While they have been telling her not to point out possible drawbacks in her own presentations, my card today advises not to waste energy trying to hide them.
A couple months ago I wrote an editorial about the inevitable errors and oversights made in publishing a newspaper. So many words go past your desk that by the end of a day, you're seeing what isn't there. It doesn't matter how capable you are, how fussy, even how intelligent; mistakes will be made, they'll be in print for all to see, and you'd better get over it and get on with the next task. I wrote that when I began working at the paper, I was a bit hoity-toity about sloppiness in published productions, but before long I came to understand that we are all probably as bad as each other. Shit happens.
|Under the oak trees|
I was surprised to hear how different readers interpreted it.
One thought I was apologizing for imperfections. I sure as hell wasn't. I was saying they're inevitable, period.
One thought the editorial was too personal; I should write about more important subjects, like politics. (When I know something about politics, maybe I will. What I do know about? Published typos and other errors that make me grit my teeth and struggle to maintain my healthy self-esteem.)
Another thought the piece was a bit too long.
We don't get a lot of feedback on anything we put into the paper, but one reader responded that she understood what I was talking about and that we do pretty well as far as she is concerned.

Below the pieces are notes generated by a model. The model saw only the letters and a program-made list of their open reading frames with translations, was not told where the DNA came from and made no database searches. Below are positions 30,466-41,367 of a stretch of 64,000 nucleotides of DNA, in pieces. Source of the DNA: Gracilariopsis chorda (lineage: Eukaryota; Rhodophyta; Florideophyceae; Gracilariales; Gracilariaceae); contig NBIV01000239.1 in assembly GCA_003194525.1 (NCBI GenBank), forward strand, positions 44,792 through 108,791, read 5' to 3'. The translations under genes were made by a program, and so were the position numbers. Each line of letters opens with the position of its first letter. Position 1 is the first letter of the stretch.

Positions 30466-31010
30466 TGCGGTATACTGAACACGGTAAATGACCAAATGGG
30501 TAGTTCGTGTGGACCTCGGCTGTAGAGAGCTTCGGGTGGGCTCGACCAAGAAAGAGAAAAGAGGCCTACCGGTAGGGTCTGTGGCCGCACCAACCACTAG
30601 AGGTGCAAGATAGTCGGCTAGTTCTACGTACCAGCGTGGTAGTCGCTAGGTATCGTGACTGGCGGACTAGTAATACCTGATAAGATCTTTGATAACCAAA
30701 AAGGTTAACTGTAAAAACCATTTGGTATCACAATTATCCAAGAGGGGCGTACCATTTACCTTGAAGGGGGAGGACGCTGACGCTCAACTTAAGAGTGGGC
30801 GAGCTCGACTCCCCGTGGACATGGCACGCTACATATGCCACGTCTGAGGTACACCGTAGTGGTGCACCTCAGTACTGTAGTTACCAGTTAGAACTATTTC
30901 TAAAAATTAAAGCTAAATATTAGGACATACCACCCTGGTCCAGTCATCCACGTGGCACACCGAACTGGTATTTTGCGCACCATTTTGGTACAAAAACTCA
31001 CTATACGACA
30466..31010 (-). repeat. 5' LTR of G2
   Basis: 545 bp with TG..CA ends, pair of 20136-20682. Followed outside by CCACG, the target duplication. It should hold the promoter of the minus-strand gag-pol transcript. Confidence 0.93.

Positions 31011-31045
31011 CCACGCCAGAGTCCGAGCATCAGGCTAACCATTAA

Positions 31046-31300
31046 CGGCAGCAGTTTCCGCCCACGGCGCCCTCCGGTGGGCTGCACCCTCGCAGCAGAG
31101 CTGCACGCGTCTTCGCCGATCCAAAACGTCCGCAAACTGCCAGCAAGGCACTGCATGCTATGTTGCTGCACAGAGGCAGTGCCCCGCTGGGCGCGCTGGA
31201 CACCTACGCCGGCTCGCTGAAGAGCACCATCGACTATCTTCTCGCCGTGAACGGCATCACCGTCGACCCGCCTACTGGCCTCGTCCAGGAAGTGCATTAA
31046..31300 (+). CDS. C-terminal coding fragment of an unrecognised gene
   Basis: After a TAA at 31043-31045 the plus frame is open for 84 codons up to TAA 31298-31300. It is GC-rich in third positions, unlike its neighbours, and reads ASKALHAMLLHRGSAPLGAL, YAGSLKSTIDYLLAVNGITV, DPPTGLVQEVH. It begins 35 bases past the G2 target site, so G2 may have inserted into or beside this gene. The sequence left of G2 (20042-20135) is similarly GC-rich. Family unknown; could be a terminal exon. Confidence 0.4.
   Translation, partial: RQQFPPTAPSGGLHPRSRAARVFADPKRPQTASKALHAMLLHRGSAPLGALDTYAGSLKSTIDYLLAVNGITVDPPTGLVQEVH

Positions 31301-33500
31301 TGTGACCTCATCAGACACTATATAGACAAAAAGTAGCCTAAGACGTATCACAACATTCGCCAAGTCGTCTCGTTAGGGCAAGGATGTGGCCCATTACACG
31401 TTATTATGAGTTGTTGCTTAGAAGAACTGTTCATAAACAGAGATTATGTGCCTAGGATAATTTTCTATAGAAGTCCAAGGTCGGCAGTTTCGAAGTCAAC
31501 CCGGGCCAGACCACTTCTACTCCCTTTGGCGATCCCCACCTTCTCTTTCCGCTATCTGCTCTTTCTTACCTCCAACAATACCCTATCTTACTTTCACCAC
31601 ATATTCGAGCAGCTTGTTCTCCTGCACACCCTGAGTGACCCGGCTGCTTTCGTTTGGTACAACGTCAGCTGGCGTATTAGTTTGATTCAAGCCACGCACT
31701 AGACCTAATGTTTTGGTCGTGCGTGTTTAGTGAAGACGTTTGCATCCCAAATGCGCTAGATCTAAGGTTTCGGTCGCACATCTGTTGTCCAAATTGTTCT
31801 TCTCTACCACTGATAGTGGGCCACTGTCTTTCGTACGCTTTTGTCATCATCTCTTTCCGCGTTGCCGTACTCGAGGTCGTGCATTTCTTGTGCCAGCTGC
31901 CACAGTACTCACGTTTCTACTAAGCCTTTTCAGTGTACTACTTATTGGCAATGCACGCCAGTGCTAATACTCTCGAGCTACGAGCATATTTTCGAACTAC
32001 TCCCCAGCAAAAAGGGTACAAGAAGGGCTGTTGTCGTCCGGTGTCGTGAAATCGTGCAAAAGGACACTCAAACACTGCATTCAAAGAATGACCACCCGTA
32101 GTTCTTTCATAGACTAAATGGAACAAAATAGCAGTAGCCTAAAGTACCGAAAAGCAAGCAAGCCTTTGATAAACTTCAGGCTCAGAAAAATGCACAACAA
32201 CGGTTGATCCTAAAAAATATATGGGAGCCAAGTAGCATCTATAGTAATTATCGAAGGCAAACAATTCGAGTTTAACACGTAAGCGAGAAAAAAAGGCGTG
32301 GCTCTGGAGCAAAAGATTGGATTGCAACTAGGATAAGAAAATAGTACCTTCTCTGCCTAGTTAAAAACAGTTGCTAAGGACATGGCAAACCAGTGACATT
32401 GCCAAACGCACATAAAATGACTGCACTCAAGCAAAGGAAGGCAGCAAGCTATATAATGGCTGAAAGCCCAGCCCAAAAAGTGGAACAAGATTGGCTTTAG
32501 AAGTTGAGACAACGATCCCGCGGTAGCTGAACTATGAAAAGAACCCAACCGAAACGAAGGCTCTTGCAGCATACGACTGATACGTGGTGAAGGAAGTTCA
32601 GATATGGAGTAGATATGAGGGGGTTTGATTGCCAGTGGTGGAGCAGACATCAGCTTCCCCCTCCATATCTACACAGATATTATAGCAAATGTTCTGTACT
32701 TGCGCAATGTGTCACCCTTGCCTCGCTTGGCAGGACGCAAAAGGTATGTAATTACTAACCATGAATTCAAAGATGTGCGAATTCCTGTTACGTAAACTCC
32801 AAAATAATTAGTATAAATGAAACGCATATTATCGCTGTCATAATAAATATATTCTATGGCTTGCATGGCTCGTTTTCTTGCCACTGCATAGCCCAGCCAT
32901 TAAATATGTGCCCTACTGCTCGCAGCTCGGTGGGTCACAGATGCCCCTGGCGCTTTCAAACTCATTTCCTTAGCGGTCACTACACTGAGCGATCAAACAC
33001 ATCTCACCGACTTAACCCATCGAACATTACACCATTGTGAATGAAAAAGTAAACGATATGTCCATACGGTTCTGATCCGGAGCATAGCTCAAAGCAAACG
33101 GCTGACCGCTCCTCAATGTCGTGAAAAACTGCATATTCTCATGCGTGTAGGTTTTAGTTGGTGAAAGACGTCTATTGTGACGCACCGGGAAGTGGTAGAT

For the benefit of new readers, HERE'S THE ARTICLE. Originally I wrote it for this blog, then thought it might fit well on the editorials page, where we sadly lack input from local readers (and writers).
Where I agree with the Toastmasters: when you're trying to make a point, focus on that point. Don't be self-effacing; don't say "It's only my opinion" and "I think." It's already obvious that it's your opinion and you're saying what you think.
Where I disagree: I believe it's okay to admit you aren't perfect, that you're nervous and uncertain. A little humanity goes a long way with your listeners, who can relate to you more easily when they can see that you are more like them than not. Don't work too hard to present a polished image; let your human self show. Maybe this isn't the best approach on a speaking stage, but in life? It's the only way to go.
|In the oak trees.|